Reuters Right Now Tue, 16 Aug 2016 19:38:14 +0000 en-US hourly 1 Factbox: The A-Z of 13Fs Tue, 16 Aug 2016 19:31:57 +0000 By Svea Herbst-Bayliss and Samuel Forgione

The so-called 13Fs are highly-anticipated hedge fund SEC disclosures that give a glimpse into what fund managers saw as investment opportunities – though they are backward-looking, coming out 45 days after the end of each quarter.

During the second quarter of this year, Dan Loeb’s Third Point took a new stake of 3 million shares in video game maker Activision Blizzard Inc.

Octogenarian investor Carl Icahn, whose stock investments still create a buzz on Wall Street nearly 50 years after he first got into the business, made a new bet on Allergan, according to regulatory filings.

Daniel S. Loeb, founder of Third Point LLC, participates in a panel discussion during the Skybridge Alternatives (SALT) Conference in Las Vegas, Nevada May 9, 2012. SALT brings together public policy officials, capital allocators, and hedge fund managers to discuss financial markets. REUTERS/Steve Marcus (UNITED STATES - Tags: BUSINESS HEADSHOT) - RTR31UE6

Daniel S. Loeb, founder of Third Point LLC, participates in a panel discussion during the Skybridge Alternatives (SALT) Conference in Las Vegas, Nevada May 9, 2012. REUTERS/Steve Marcus

Icahn who invests his personal fortune estimated by Forbes to be roughly $17 billion largely kept his portfolio unchanged, reporting no change on his investments in Cheniere Energy, Freeport-McMoRan and Herbalife during the second quarter.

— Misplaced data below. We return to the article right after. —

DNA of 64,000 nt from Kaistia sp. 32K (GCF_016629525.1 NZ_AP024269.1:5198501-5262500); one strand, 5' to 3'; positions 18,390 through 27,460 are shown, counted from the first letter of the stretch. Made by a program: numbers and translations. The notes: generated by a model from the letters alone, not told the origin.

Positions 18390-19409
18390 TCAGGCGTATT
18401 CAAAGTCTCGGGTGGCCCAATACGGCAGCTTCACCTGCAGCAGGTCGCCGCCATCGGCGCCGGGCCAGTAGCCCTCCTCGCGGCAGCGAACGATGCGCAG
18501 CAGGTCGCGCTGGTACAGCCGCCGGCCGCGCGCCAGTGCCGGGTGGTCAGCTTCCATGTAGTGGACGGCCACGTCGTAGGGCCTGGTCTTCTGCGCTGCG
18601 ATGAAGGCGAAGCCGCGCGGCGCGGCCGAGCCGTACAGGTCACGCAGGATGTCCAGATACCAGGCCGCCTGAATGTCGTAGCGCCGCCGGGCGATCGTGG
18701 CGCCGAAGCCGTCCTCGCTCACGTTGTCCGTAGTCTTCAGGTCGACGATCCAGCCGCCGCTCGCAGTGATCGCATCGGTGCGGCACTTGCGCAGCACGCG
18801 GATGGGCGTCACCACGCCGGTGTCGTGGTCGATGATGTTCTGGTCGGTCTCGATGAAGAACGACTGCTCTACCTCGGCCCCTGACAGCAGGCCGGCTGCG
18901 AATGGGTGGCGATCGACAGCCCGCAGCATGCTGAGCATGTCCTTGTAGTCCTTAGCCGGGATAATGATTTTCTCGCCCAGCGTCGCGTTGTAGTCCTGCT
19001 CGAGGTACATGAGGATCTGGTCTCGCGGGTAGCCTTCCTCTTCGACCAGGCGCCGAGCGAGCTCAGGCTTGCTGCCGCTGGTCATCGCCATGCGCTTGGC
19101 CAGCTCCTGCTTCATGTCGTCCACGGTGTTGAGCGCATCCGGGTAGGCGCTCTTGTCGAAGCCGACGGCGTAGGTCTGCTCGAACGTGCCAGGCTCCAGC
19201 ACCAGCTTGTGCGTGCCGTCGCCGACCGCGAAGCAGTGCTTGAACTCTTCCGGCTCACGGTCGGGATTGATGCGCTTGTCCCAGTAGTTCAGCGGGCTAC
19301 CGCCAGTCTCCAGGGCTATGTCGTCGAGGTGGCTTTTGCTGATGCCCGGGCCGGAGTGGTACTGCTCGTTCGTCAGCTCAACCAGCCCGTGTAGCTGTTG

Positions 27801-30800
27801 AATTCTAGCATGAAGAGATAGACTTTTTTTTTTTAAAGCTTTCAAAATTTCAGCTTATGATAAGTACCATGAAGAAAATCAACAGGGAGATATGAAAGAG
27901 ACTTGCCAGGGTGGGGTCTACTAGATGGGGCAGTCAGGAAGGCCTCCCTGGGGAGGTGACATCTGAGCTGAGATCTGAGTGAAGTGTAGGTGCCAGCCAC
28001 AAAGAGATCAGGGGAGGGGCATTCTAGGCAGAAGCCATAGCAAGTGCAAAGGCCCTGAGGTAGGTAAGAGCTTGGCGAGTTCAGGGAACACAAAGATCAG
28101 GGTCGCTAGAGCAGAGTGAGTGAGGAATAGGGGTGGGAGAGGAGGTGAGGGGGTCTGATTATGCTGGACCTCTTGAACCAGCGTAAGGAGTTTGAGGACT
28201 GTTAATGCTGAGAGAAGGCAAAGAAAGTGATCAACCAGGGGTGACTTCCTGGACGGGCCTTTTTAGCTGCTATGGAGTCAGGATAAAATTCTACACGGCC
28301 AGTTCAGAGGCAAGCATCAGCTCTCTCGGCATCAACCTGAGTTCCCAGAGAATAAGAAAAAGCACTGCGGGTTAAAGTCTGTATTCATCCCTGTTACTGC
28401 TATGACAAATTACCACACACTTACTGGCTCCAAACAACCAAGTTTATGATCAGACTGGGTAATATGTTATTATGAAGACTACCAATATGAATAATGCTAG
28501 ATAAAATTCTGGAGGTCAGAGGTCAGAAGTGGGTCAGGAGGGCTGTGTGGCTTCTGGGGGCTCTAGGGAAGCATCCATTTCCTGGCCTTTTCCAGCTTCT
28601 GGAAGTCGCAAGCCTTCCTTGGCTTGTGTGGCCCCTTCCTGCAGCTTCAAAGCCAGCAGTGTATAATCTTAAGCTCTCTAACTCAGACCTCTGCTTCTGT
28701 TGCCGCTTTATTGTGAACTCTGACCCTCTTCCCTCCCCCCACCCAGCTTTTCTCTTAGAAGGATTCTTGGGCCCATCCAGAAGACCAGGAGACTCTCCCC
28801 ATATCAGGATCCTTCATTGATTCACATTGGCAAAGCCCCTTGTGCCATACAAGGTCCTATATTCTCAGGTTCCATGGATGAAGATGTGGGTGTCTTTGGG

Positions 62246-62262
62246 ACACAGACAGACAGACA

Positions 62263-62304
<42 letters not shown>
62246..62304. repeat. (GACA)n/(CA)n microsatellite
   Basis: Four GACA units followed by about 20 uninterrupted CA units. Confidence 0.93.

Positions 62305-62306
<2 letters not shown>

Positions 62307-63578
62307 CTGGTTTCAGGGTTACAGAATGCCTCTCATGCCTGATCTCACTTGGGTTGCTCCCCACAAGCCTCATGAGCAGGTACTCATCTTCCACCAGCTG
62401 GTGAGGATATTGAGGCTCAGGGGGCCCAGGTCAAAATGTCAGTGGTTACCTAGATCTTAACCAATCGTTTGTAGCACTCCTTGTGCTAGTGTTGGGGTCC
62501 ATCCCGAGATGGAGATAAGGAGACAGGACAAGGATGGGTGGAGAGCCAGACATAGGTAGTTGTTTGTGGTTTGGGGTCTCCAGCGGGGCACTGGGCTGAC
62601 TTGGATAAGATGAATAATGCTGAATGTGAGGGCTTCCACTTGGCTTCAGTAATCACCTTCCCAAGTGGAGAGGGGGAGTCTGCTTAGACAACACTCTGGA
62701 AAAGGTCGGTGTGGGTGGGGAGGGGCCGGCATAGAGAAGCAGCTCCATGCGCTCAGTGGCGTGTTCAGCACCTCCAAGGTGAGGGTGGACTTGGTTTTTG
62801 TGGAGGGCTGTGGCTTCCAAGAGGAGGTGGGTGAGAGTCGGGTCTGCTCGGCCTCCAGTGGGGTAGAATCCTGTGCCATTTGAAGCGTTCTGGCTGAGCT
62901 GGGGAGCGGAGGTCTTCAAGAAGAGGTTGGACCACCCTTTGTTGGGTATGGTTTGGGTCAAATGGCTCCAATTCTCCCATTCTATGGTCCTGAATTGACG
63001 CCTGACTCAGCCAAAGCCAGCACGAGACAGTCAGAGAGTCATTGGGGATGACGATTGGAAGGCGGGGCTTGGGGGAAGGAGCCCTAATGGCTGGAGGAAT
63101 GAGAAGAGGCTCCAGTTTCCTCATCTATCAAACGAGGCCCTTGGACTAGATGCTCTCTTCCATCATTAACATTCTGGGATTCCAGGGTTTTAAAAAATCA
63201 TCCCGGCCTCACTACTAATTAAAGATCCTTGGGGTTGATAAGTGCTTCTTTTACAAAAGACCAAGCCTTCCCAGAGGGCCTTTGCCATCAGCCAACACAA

But he did make one significant addition when he bought 3.4 million shares of drug maker Allergan, valued at $785.7 million.

Billionaire activist-investor Carl Icahn gives an interview on FOX Business Network's Neil Cavuto show in New York February 11, 2014.  Icahn has backed off from his campaign urging Apple to increase its stock buybacks, citing the company's recent repurchases as well as an influential proxy adviser's call against his proposal.   REUTERS/Brendan McDermid (UNITED STATES - Tags: BUSINESS MEDIA) - RTX18MUH

Billionaire activist-investor Carl Icahn gives an interview on FOX Business Network’s Neil Cavuto show in New York February 11, 2014.  REUTERS/Brendan McDermid


In addition to being backward-looking, the filings do not disclose short positions, or bets that a stock will fall. As a result, the public filings do not always present a complete picture of a management firm’s stock holdings.

The following are some of the hot stocks in which hedge fund managers either took new positions or exited/scaled back existing stakes in the second quarter:





Baupost Group increased its stake by 16 percent to 2 million shares

Appaloosa increased stake by 981,700 shares to 1.3 million shares

Third Point cut its stake by 100,000 shares to 4.9 million shares

Jana Partners sold entire stake of 446,893 shares

Omega Advisors increased its stake by 109,947 shares to 671,212 shares


The Allergan logo is seen in this photo illustration November 23, 2015.  REUTERS/Thomas White/Illustration/File Photo                   GLOBAL BUSINESS WEEK AHEAD PACKAGE - SEARCH "BUSINESS WEEK AHEAD AUG 8" FOR ALL IMAGES? - RTSLQ5D

REUTERS/Thomas White



Coatue nearly cut its stake in half to own 308,134 shares.

Tiger Global Management increased stake by 421,887 shares to 1.5 million shares



The airline company that lost 31 percent during the quarter had some significant supporters with Peak6 Investments boosting its stake by 250 percent after  buying an additional 799,965 shares.



Third Point took new stake of 2.7 million shares